What you Need to Know About Your Health Insurance Deductible

Should you choose a low or high deductible? While a low deductible will cost you a higher premium per month, a high deductible could cost you more overall. Depending on who you ask and what your individual situation is, both a low and high deductible can have advantages and drawbacks. To help you choose, here is a quick guide to the pros and cons of low and high deductibles.


Pros and Cons to a High Deductible


At one-time, High Deductible Health Plans (HDHPs) were not very common, however; as healthcare costs have risen and employers have looked to save money on their benefit packages for their employees, this type of insurance has steadily increased.


Pros: Along with having a lower monthly premium, an HDHP often doesn’t have as many network limits as an HMO would which is important if you have a particular doctor you would like to stay with.


Additionally, while you will be paying more out of pocket for things like doctor visits and other treatments, you will not be charged market price. Instead, you will get a rate based on an agreement between the insurance company and the medical provider which will be lower. Also, if you’re the type who doesn’t use their benefits very often, an HDHP can be a cost savings.


Finally, an HDHP is eligible for a Health Savings Account (HSA), which allows for tax-deductible contributions. This can further help offset the costs of a high deductible.


Cons: While those who don’t use their health insurance often can save with an HDHP, many people do so at a risk to their health. Historically, HDHP’s were started with the idea that if people were paying more out of pocket they would be more likely to shop around for cheaper medical providers which would save them and the insurance company money. However, it is more likely that people will not shop around and will, instead, forgo medical treatment and preventative care when they can’t afford it.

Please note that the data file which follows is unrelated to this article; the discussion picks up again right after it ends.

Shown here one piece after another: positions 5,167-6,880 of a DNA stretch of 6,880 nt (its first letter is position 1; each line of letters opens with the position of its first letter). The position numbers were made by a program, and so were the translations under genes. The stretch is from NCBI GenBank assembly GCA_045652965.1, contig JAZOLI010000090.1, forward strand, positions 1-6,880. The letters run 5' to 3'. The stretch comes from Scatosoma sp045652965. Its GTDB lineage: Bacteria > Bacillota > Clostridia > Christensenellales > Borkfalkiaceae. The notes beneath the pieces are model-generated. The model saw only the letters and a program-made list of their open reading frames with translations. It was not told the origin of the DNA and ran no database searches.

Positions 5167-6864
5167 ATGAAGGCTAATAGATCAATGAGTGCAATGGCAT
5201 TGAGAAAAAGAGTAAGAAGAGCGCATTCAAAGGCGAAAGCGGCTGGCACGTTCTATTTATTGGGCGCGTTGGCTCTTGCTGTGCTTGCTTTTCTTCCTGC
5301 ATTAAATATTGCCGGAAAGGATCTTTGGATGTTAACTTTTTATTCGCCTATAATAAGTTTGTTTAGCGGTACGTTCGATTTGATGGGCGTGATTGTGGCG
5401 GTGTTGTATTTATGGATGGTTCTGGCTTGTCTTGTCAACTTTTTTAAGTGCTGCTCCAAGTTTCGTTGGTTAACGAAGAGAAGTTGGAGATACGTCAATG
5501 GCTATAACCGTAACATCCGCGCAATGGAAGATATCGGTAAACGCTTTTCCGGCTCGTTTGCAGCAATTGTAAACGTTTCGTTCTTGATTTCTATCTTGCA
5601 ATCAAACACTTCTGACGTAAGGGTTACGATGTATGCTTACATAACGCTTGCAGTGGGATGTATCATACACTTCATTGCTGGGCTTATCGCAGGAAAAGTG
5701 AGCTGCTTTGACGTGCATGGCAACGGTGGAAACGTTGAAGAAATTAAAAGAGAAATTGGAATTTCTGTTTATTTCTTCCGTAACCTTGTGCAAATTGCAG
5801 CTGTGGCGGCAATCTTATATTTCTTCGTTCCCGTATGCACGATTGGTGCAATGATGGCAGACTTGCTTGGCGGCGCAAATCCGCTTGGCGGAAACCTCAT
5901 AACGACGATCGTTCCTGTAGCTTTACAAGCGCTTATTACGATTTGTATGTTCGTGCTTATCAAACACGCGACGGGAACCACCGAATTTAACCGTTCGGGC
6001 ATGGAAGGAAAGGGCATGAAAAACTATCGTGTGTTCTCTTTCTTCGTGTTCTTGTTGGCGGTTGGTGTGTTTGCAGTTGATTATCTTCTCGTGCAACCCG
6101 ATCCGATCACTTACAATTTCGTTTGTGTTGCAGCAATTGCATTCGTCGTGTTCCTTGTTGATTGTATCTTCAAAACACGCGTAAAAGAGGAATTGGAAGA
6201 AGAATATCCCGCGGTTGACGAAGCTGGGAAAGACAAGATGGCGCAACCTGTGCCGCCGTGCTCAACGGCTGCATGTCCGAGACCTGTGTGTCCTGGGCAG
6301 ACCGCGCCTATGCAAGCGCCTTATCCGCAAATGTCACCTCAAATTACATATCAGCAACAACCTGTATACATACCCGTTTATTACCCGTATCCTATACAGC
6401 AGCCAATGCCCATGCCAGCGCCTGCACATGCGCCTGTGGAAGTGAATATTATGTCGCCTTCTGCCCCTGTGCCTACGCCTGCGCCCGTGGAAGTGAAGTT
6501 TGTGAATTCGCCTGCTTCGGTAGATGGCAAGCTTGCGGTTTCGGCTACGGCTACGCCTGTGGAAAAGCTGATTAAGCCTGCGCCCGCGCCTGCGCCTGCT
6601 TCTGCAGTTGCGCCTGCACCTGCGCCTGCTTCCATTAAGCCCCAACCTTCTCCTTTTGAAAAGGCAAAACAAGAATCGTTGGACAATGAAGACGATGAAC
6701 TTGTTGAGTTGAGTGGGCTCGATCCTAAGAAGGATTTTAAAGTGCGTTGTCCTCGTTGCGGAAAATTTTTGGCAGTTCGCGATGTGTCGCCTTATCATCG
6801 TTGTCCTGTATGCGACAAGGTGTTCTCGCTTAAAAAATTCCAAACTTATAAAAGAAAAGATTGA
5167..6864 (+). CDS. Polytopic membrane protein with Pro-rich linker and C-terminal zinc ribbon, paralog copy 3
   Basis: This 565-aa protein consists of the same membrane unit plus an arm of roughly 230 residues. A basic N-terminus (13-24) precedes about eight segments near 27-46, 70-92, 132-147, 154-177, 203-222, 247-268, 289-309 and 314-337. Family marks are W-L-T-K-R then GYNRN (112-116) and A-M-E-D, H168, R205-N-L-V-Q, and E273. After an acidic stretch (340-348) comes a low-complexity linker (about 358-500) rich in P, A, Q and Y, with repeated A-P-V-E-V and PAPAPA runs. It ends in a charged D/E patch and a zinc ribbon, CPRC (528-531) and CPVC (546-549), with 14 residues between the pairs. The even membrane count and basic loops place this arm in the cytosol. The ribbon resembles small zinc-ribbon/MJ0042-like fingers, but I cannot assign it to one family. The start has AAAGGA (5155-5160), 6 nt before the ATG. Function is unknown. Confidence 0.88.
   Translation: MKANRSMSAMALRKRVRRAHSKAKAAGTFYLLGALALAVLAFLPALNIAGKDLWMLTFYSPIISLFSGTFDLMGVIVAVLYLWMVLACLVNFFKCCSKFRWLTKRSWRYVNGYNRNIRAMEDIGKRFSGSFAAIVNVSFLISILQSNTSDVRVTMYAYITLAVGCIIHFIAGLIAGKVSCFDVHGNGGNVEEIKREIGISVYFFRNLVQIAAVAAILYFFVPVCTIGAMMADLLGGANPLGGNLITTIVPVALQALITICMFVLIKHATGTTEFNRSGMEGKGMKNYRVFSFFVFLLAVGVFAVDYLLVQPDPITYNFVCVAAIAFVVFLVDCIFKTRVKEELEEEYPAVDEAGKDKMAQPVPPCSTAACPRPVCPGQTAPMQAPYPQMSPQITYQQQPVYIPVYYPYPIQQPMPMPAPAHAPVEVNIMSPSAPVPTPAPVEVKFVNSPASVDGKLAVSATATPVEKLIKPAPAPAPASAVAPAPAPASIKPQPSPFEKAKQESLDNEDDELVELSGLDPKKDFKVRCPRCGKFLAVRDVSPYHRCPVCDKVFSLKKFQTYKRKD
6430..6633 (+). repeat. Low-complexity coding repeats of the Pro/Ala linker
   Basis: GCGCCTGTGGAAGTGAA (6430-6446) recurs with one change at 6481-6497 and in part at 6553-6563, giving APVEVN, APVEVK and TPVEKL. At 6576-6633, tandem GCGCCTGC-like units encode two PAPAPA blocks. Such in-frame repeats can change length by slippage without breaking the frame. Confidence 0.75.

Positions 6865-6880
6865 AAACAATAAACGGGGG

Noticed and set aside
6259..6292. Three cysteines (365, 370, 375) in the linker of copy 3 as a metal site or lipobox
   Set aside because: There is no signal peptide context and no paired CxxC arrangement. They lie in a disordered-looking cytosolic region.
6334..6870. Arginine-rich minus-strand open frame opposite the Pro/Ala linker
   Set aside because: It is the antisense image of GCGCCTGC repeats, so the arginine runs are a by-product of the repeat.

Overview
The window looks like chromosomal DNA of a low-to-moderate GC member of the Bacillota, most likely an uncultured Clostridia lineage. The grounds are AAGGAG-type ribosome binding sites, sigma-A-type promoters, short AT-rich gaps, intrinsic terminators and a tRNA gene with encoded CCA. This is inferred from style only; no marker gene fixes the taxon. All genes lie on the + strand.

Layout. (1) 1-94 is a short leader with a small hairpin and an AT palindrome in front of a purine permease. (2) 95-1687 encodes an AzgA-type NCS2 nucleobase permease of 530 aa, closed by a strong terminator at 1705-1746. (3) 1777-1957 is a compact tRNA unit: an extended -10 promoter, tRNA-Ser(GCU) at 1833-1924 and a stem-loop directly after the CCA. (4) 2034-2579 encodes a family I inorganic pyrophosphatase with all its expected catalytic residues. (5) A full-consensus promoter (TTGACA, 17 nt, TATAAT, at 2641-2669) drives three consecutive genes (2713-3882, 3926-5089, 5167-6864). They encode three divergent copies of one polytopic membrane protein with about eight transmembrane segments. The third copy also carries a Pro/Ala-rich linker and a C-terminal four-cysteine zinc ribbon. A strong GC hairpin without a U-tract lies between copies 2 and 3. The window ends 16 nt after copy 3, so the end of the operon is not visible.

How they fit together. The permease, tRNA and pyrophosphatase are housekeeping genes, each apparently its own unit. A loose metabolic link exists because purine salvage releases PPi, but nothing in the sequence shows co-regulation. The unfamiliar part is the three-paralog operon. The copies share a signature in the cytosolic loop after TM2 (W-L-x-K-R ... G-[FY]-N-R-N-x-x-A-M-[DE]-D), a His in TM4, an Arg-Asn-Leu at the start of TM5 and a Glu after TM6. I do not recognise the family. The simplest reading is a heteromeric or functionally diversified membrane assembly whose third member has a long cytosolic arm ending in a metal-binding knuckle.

Additionally, people with chronic illnesses often end up paying far more when they have a HDHP because they are likely to reach their deductible amount which can be as much as $5,000.  There are also restrictions on HSAs that can up costs as well. For example, if you have an HSA, you can’t also use Medicare or be claimed as a dependent.


Pros and Cons of Low Deductible

Pro: A low deductible makes for far more predictable costs. Even if you have a chronic illness of medical emergency, it’s unlikely your out of pocket costs will be difficult to cover.  Because of this, if you have ongoing medical concerns or are of an advanced age, a low deductible is often the best choice.


Cons: The high monthly costs of a low deductible insurance plan can make this type of healthcare prohibitively expensive for many. Additionally, if you are healthy and unlikely to need medical care, your premiums are likely to exceed the amount you would have spent without any insurance at all.


Choosing Your Health Insurance Provider


Navigating the health insurance world can be difficult. Along with deductible and premium considerations, you may also need to look at which doctors will be in your network and if your medical conditions are covered with the plan you choose. For comprehensive and knowledgeable help in choosing your health insurance plan, contact Arbor Creek Financial, a preferred Fort Wayne health insurance and financial advisor. Don’t put off necessary medical attention due to lack of insurance, contact Arbor Creek today.